Insights from Nancy Russell – Working Group AKC Judge

Working Group Dog Breeds - Rottweiler on the beach

 

Interview with Nancy Russell – Working Group AKC Judge

 

Where do I live? How many years in dogs? How many years as an AKC judge?

Nancy Russell: I now live 18 miles west of Walsenburg, Colorado, in the mountains with all kinds of wildlife in my backyard. I purchased my first AKC registered Alaskan Malamute in 1964, and I have been judging 22 years.

 

What is my original breed? What is/was my kennel name?

Nancy Russell: My original breed was the Alaskan Malamute, and I still have two older ones today. I started out with a kennel name of Timberlane and had 20 champions with that name. However, BIS BISS Am. Can. Mex. Int. Ch. Glaciers’ Storm Kloud CD ROM ROM-CD ROM-WD became so well-known that we changed the kennel name to Storm Kloud. There are 237 champions with that kennel name, and more than 250 AMCA Working Titles.

Nancy Russell - Working Group AKC Judge
Nancy Russell – Working Group AKC Judge

 

Have I judged any Working Breed/Group Specialties?

Nancy Russell: I have judged Specialties in 10 different Working Breeds and judged all of the breeds in seven Working Club shows.

 

Are there specific qualities I admire most in the Working Breeds?

Nancy Russell: Working Breeds, in general, are very adaptable. They want a job and they want to please, so anything you want to teach them they are willing to try. Working Breeds often put their own ideas on how to do this activity, but this makes them fun to work with. They are not robots.

 

How important are the breed hallmarks in the Working Breeds? Can I offer a few examples?

Nancy Russell: Because the dogs in this Group were bred to do so many different jobs and in different environments, the hallmarks are unique to each breed. Because I have made an in-depth study of how it is possible for the Alaskan Malamute to survive in the environment above the Arctic Circle, I will use this breed as an example.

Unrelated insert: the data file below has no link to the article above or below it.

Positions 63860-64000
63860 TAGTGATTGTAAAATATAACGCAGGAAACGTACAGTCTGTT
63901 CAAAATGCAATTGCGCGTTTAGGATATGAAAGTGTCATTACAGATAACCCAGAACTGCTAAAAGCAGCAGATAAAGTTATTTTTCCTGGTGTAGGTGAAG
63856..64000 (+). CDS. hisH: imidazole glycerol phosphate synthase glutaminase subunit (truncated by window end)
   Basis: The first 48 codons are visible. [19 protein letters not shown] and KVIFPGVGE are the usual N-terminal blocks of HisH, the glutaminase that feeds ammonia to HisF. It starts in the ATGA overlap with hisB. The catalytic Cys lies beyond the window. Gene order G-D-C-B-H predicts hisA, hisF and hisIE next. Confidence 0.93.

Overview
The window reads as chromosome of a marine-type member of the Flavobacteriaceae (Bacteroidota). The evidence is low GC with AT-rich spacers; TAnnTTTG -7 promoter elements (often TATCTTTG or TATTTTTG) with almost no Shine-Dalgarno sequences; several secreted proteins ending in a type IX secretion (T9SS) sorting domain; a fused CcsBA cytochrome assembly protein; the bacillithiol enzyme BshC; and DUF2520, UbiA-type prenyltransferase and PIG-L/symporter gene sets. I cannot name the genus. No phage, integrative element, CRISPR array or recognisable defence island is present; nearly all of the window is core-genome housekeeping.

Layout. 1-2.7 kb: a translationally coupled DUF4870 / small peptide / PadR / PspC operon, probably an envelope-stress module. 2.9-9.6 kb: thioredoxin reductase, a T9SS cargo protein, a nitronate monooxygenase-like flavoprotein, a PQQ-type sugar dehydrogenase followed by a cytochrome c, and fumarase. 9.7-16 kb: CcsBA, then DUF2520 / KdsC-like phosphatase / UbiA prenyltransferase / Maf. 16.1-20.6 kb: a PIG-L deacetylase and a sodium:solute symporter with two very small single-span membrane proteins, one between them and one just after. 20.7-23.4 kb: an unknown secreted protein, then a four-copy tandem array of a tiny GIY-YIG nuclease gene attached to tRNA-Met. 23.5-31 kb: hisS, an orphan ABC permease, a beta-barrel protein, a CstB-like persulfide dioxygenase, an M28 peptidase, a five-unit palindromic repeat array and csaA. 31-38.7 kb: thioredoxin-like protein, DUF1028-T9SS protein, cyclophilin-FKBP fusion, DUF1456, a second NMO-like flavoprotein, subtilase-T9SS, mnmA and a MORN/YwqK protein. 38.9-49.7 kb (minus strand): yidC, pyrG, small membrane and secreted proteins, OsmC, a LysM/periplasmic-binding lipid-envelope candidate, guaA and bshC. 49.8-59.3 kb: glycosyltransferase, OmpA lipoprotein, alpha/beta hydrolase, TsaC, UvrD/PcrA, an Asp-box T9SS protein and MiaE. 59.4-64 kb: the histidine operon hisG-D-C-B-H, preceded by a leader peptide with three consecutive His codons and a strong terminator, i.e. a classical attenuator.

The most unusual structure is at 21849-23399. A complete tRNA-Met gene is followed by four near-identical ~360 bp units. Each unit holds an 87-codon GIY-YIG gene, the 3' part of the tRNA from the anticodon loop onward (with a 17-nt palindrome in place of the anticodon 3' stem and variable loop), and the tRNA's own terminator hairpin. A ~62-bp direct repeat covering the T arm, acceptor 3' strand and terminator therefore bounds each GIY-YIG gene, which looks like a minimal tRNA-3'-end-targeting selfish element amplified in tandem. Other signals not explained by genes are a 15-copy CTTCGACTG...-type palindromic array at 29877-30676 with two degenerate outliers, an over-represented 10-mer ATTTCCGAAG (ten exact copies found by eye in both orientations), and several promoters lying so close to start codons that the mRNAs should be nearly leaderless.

In the Arctic, the temperature can go to minus 70 below zero, with 60 mile per hour wind. He must have a coarse, thick, water-repellent guard coat, long enough to cover a dense undercoat. His plume tail is used to cover his face when he curls up, or he puts his head between his back legs with the area between the legs filled in with the tail, which still allows him to breathe. His small, thick, well-furred ears are set on the side of the head so that he can fold them back against the skull to keep them warm. This set also allows him to rotate them back, sideways, and front to alert him to anything in the environment or to listen to a command from the musher.

He must have large bone and large snowshoe feet. The large feet help to keep him upright on slippery ice. (For example, if you see a puppy in your ring spread his toes, he is unsure of his footing as he would be on ice. Wait until he is standing still on a mat and then judge his feet.) Of course, large feet are also “a must” to help keep him on top of the snow or to dig in to plow through soft snow.